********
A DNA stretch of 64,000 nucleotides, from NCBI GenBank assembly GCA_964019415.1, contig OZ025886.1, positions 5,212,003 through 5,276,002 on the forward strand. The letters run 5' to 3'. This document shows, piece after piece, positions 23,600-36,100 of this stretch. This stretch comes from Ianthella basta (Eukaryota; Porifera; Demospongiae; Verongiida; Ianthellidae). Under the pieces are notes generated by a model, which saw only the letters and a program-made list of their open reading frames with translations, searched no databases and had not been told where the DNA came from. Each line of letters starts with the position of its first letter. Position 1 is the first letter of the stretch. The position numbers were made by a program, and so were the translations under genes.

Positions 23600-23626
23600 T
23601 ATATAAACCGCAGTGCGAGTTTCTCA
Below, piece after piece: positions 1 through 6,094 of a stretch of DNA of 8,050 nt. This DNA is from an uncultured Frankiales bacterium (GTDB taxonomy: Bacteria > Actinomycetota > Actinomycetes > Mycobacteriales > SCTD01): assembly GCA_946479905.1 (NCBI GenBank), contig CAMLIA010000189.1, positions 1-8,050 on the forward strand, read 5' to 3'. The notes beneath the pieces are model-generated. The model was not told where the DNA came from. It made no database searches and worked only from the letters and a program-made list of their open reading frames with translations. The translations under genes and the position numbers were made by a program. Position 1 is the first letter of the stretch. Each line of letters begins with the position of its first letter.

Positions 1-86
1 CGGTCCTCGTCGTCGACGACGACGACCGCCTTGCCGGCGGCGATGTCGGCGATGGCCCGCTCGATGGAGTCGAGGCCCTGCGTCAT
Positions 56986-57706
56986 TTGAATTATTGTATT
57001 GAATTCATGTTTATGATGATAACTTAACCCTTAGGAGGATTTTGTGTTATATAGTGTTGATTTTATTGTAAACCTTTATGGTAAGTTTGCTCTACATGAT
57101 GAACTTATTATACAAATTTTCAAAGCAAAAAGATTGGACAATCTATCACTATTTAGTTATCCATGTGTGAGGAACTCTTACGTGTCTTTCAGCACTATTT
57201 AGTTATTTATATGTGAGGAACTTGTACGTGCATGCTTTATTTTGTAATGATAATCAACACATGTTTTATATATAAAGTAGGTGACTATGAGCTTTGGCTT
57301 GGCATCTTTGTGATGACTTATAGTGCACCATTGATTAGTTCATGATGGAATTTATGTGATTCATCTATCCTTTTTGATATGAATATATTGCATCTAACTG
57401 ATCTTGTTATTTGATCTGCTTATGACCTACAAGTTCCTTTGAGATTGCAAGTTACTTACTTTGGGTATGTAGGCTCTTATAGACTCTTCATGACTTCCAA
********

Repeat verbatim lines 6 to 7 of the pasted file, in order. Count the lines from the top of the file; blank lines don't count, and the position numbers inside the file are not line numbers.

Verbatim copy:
Positions 1-86
1 CGGTCCTCGTCGTCGACGACGACGACCGCCTTGCCGGCGGCGATGTCGGCGATGGCCCGCTCGATGGAGTCGAGGCCCTGCGTCAT